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Improving Your Dressage Scores (click on "training tips" above for more)
(as printed in the Herald )
comments, both positive and negative, commonly appear on dressage score sheets.
Positive comments may include ‘good rhythm’, ‘accurate’, ‘obedient’
and ‘straight’ while negative comments might be ‘loss of balance’,
‘hurried’, ‘lacking bend’, ‘loss of activity’, ‘drifting’, among
Both positive and
negative comments should be fed into your training routine in order to get
better marks next time you compete. Negative comments highlight areas to be
improved and positive ones highlight areas to be kept up to standard and
progressed ready for the move up to the next level.
Here are some
movements that are included in many tests along with common faults, and some
suggestions on how to improve them
Centre lines and
halts should be straight and balanced. Common errors include the horse drifting
right or left, lacking straightness, or tilting his head. The horse can only be
truly straight when he is supple on both sides so include bending exercises,
circles, loops and serpentines to help towards this. Leg-yielding also helps to
get the horse more responsive to the lateral leg aids.
corners should demonstrate a good degree of bending as well as rhythm and
balance. Common faults include lacking bend and falling in or out. Good turns
are created from bending the horse around your inside leg, not from steering by
the hand. Include any amount of bending exercises in your training but try to
create a bend from your inside leg before you reach the start of the circle or
corner, so the horse will naturally follow the movement you want to perform.
Create the bend with your inside leg and complete the shape with your outside
leg and ensure his hind legs follow the same line as the fore legs.
Free walk on a
long rein should show free, relaxed, forward steps in a purposeful rhythm.
Faults include not covering enough ground and snatching. In training, ask your
horse to lengthen his frame by stretching forward into the contact when you
offer your hands forward then pick him up again by smoothly shortening the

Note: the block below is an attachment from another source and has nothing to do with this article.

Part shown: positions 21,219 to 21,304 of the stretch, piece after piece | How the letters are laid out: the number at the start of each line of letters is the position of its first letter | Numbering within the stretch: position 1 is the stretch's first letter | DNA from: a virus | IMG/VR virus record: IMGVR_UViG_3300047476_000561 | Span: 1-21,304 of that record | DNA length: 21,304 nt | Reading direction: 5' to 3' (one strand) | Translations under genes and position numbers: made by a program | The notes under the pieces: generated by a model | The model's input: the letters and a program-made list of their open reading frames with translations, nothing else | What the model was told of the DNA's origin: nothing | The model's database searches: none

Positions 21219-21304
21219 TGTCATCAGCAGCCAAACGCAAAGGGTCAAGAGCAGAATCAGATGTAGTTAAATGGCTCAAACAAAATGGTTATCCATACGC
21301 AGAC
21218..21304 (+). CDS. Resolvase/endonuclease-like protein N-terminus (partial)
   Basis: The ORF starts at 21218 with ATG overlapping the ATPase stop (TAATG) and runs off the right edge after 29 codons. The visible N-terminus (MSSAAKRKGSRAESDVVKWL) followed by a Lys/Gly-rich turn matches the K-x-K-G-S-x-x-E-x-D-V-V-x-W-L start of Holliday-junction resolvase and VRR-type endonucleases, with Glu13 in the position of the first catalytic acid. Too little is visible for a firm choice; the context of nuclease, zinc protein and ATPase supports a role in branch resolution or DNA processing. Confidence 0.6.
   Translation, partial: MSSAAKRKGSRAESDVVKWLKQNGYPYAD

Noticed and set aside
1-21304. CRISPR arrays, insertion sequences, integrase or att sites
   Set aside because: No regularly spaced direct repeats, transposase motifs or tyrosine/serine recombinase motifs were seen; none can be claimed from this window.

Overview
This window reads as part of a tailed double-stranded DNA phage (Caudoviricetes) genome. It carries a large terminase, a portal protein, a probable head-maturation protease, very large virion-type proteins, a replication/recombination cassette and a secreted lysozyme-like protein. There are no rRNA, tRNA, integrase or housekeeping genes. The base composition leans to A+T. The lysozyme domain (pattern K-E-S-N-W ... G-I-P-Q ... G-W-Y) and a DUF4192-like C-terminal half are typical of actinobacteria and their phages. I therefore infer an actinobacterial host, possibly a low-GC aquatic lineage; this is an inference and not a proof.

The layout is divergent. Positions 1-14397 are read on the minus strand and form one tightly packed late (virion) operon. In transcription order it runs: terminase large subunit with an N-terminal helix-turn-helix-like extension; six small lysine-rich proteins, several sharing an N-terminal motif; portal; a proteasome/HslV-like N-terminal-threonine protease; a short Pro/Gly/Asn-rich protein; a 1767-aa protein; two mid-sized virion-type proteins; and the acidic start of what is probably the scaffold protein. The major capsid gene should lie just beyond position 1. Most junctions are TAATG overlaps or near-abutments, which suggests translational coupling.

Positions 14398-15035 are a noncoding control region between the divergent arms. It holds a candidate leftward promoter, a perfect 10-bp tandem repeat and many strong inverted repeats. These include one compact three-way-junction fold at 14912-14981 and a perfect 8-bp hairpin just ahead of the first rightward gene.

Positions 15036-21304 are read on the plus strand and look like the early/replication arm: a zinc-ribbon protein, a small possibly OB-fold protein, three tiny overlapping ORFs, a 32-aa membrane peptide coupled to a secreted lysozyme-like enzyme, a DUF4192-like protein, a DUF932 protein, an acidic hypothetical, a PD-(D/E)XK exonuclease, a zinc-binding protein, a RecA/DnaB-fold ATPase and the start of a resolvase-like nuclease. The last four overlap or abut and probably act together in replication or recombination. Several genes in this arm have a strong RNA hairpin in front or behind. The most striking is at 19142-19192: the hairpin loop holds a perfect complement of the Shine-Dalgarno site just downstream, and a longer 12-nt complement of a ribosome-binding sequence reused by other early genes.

reins. Do not just drop the rein contact and hope he will stretch down, as you
then have no control over his head and will find it harder to re-build the
contact to shorten him up again. Practise stretching him down and picking up for
a few strides at a time, not always just across a long diagonal. This is well
worth working on as it attracts double marks on your score sheet.
in trot and canter are introduced at Novice level and should be powerful, uphill
and rhythmic. Hurrying rather than lengthening is a frequently seen fault, and
sometimes the horse doesn’t really change his stride at all. In training, ride
frequent changes within the pace anywhere in the school, using circles and the
short side, not just one change on the long side or diagonal. Make sure you sit
tall so you don’t put him on the forehand – this encourages running and
produces a downhill picture.
between paces should be smooth, obedient and balanced – losing balance and
resistance are common faults. Take time in your training to ensure that your
horse is obedient to light aids for upward and downward transitions. Always warn
your horse that a transition is about to happen. You can do this by using
half-halts, which improve his balance.
yourself at home through a careful selection of exercises, make sure you prepare
your horse in a similar way during the test, for each up-coming movement.
After the test has been ridden, the judge will complete the score sheet with a series of marks for paces, impulsion, submission and rider’s position as well as some overall comments. These marks are doubled so you can greatly improve them here. Show your score sheets to your trainer, who will help you work towards improved marks, and meantime, remember to ride those transitions and prepare, prepare, prepare. Good luck!